While I have already written on this topic in the past, I am revisiting the subject due to numerous questions on protein I have received in the last month. There seems to be a lot of misinformation on protein in the diet, so I will try and give an overview on protein in this newsletter to help answer some of your questions and concerns.
Protein is found in most foods, including carbohydrates. But dogs are carnivores and the best source of protein for them is found in animal products. This would include meat (pork, beef, poultry, lamb, rabbit, fish, dairy and eggs, just to mention a few). Animal based proteins contain a complete amino acid profile needed by carnivores. Plant based proteins are missing important amino acids, including taurine and carnitine. Both of these are important for heart and organ health. Heat also affects the integrity of these amino acids, so they can also be lacking in a processed diet (commercial dog food) or heavily cooked home diets. Do remember to not overcook the meats in homemade diets and do try to add fresh animal protein to dry dog food diets.
Too Much Protein?
The anatomy and digestive process of dogs are designed to most easily digest animal fat and protein. Dogs perform best on animal based products. Studies have shown you cannot feed a dog too much protein. (For more information about this, you can review the past newsletter on protein at http://www.b-naturals.com/newsletter/protein/.) I have had questions from people with concerns that protein can cause kidney problems. Some of this confusion results from the idea that dogs with renal issues need a low protein diet. This is not correct. Dogs in chronic renal failure will have some comfort with less *phosphorus* in the diet. It is possible to feed a low phosphorus diet, but still have a good amount of high quality protein. Protein is necessary for healthy kidneys. But feeding a high protein diet will not cause renal problems. For more information on this, refer to:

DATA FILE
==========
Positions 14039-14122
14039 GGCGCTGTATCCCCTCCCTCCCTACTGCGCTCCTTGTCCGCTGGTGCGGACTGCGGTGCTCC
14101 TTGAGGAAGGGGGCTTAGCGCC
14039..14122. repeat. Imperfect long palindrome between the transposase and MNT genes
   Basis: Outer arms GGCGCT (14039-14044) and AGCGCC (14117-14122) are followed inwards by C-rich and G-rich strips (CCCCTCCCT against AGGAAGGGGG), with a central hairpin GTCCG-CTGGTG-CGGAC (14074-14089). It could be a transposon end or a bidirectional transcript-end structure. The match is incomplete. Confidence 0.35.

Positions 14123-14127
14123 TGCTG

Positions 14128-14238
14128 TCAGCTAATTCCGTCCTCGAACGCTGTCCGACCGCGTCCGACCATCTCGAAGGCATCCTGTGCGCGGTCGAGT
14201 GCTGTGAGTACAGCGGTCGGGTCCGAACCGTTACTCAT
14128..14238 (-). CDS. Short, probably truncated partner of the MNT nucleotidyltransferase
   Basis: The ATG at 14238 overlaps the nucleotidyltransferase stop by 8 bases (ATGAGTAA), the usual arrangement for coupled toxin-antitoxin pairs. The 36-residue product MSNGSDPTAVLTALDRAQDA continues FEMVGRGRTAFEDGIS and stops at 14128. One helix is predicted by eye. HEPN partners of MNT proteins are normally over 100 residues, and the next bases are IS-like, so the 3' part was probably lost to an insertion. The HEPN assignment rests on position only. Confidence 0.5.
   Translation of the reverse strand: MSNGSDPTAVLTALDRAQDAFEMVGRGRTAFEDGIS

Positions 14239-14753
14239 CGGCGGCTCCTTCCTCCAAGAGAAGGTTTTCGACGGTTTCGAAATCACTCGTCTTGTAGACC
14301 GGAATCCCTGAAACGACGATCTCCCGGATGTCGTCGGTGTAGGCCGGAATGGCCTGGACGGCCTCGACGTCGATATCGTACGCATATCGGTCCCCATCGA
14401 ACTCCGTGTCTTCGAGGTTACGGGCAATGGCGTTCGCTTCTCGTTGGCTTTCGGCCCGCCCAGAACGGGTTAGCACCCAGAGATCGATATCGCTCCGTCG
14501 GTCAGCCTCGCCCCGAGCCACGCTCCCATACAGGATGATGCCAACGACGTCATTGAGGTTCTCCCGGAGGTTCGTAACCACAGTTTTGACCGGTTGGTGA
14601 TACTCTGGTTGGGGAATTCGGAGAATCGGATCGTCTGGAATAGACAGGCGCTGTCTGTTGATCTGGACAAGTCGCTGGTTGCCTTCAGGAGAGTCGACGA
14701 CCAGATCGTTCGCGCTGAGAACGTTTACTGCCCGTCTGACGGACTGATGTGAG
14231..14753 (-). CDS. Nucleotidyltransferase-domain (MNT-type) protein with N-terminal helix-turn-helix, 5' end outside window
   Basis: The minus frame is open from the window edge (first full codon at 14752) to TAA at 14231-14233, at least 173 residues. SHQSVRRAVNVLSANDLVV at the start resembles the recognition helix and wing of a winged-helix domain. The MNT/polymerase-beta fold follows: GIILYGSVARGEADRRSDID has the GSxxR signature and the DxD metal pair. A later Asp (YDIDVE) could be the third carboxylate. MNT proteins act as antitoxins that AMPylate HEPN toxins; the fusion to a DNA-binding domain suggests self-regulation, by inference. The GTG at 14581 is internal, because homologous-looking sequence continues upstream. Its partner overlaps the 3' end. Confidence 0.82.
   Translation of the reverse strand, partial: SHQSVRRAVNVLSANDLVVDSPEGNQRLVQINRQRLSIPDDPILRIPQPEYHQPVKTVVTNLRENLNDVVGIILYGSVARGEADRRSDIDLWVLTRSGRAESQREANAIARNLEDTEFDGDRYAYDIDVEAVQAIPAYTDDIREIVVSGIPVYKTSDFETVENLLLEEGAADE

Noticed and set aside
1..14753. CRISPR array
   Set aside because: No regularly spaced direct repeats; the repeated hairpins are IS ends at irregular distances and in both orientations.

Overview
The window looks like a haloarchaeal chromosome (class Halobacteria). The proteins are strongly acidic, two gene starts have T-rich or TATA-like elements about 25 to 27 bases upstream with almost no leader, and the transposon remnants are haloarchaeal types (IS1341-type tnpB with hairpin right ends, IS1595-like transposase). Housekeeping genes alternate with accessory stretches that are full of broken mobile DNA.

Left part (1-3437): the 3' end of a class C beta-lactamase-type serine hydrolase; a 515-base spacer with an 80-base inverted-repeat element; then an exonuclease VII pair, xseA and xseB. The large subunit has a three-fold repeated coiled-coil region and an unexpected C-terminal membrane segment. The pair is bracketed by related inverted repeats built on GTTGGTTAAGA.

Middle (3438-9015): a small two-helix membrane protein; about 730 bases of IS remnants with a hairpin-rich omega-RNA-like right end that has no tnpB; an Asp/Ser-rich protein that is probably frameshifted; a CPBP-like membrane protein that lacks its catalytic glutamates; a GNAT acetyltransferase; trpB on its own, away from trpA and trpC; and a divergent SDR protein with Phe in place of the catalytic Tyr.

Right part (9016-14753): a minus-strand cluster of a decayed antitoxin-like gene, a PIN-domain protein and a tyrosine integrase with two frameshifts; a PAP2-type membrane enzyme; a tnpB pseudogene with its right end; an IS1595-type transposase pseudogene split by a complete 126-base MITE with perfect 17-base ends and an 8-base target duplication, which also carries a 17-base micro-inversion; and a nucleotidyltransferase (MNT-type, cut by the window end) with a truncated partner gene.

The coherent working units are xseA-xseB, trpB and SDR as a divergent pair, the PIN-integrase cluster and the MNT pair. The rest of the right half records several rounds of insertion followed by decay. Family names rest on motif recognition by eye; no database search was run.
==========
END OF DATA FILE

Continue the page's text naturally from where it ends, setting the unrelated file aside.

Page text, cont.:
Also remember, senior dogs need *more* protein than adults. As our dogs age, proteins help with organ function, coat, skin, and immunity. Puppies also require high protein for good growth and maturity. Protein does not cause panosteitis or other growth problems. Read more:
Which Proteins are Good to Feed?
Most animal based proteins are good for dogs. This would include beef, pork, poultry, fish, dairy and eggs. It also includes a small percentage of organ meat, such as kidney and liver. I have seen recipes that included soy products such as tofu, but I would not recommend this. Soy products block the uptake of calcium, magnesium, iron, zinc and iodine. And soy is plant based, so it does not contain the full complement of amino acids needed for canine good health.
If you are feeding a dry dog food, it is easy to add quality protein to kibble. You can add up to 50% in animal based proteins and fats. For recipe suggestions:
Home cooking is also an option. In this manner, you can control the ingredients of your dog’s diet, which can be helpful in cases of allergies, illness or managing weight. For instructions and recipes:
Feeding a raw diet is also an option and raw meat diets can be simpler to make as you don’t have to deal with the hassle of cooking. Here are some guidelines and recipe suggestions:
As you can see, there is no one way to feed your dog. There are many options available, and an important element is to insure your dog is getting high quality, easily digested animal based proteins. This can be done with a commercial diet, home cooked diet or feeding a raw diet. These methods can be combined to fit your time frame and lifestyle, and the improvement in your dog’s diet will be seen quickly through your dog’s energy level, coat and skin, cleaner teeth and their joy and anticipation of eating foods that are tasty and nutritious.
I wish everyone a very Happy Saint Patrick’s day, and may March bring us closer to warm weather and spending more time outdoors with our dogs.
Copyright Lew Olson 2009